We have all been there: you’ve just enjoyed chomping down on something delicious, and only moments later experience a dull jab located somewhere between your teeth.
- First, you investigate the situation with your tongue by blindly locating where exactly that tiny piece of food has taken residence in your mouth (arguably, popcorn kernel shells being one of the WORST things to end up stuck).
- Second, the next hurdle..how to dislodge the intruder after attempting to poke it out with your tongue has failed. Naturally, you are away from the comforts of a bathroom with no floss in sight. Now what?
Well, we can reluctantly tell you the “now what's" that other people have resorted to...
1. Strands Of Hair
According to a study conducted by ADA, 7% of the 1,005 American participants have used their hair to remove food from their teeth. We guess hair has a strikingly similar resemblance to floss…? The craftiness of this solution is admirable, but the ick factor of it is still up there!
2. Horse Hair
Ancient remains found by archaeologists suggests horse hair may have been used as the first dental floss. Having clean teeth seems to have always been in fashion. Lucky today we can STRAY away from using stray hairs as a cleaning device.
ADA has uncovered quite a few truths. From their survey, they also found that out of the 1,005 participants, 61% have used fingernails. Let’s be real - the other 39% that said no are liars. Or at least, those of us who fall into the 61% will tell ourselves that to alleviate the feeling of judgement.
4. Folded Paper
The ADA study also revealed that 40% of the participants used paper to dislodge foriegn objects. Hold up - this practice sounds like a whole lot of potential papercuts on the gums. Just the thought can send some chills down the spine. Can someone please explain this?!
5. Plastic Floss
We admit, we are being a bit cheeky about including plastic floss on our list of “weird things to floss with.” But we like to have a bit of fun here at Durapik, so... SHOCKINGLY, plastic floss is widely used as an everyday dental item. This practice leaves behind pieces of micro plastic between the teeth and can end up floating around in our oceans. Luckily, we have a biodegradable floss available made from natural algae ;)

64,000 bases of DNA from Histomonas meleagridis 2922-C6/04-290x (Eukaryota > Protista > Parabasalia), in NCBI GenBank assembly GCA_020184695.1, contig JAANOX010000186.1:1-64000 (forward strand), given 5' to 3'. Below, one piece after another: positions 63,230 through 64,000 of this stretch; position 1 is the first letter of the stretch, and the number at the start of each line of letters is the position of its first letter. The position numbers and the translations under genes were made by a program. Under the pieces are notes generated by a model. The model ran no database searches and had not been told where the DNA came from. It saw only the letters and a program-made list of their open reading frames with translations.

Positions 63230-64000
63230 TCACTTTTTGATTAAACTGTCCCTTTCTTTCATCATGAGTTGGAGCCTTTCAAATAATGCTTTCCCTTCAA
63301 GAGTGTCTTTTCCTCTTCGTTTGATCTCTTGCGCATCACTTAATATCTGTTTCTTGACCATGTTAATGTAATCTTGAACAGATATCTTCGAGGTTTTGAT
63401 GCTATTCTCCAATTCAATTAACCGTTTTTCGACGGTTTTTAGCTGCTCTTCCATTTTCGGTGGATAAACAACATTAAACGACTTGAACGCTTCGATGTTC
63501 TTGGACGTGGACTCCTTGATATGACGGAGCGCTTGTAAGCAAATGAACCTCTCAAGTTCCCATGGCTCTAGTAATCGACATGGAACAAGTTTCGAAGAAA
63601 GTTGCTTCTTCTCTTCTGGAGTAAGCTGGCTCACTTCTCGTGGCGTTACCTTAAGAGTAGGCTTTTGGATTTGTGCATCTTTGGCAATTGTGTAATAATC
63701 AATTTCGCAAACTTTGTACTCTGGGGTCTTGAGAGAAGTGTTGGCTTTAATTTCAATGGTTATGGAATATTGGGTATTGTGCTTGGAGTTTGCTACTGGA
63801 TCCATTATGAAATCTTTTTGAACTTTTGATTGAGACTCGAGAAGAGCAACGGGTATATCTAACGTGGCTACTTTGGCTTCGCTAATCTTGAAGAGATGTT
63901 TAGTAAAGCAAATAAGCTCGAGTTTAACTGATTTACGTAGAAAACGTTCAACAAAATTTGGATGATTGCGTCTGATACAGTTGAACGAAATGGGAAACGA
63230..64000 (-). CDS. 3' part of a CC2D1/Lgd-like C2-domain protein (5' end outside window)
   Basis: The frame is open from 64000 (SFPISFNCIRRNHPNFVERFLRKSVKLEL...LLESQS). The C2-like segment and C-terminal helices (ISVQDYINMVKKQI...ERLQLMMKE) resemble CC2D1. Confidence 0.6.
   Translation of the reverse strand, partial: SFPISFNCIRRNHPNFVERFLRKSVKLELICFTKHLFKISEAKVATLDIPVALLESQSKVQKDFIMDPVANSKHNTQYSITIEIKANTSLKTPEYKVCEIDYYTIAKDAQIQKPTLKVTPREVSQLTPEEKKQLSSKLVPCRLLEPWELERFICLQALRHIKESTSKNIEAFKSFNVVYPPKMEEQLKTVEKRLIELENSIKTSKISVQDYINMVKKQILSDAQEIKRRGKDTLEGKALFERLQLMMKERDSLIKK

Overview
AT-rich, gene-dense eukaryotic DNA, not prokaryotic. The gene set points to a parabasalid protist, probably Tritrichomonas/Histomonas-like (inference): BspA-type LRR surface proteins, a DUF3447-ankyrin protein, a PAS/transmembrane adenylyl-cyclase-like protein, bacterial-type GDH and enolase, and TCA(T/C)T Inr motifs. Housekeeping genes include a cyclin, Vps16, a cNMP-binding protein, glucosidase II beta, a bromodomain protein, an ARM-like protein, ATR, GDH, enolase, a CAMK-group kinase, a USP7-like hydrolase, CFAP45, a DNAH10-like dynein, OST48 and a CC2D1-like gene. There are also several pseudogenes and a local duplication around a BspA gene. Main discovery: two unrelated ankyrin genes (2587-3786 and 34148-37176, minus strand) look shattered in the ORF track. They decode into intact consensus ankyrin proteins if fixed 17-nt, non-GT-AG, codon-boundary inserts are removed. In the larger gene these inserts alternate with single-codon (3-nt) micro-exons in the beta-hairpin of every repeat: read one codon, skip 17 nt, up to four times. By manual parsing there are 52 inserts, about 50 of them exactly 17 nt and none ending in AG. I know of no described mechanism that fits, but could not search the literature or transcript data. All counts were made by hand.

6. Safety Pins
ADA discovered that 14% of the 1,005 participants have used pointy safely pins to remove intruders from their mouths. If you use that sample to reflect the entire population of the earth, that is approximately 1 billion people who might have also done this. Perhaps we should put a PIN in this idea and move away from using sharp tools in our mouths..
Let’s be honest, we have ALL been there and used a weird item to floss our teeth. And that’s okay, because no one is perfectly hygienic all the time (unless you are, then wow, give us a rundown of your day-by-day activities because that is a truly fascinating lifestyle (I love this but would switch it to “that is truly impressive”). But hey, in this moment of realization that everyone is probably a little gross, we can now bring your attention to the Durapik. A travel friendly floss pick that can be easily transported in a portable case. For those who like to be prepared, this is a great alternative from resorting to hair, fingernails, paper, and whatever else!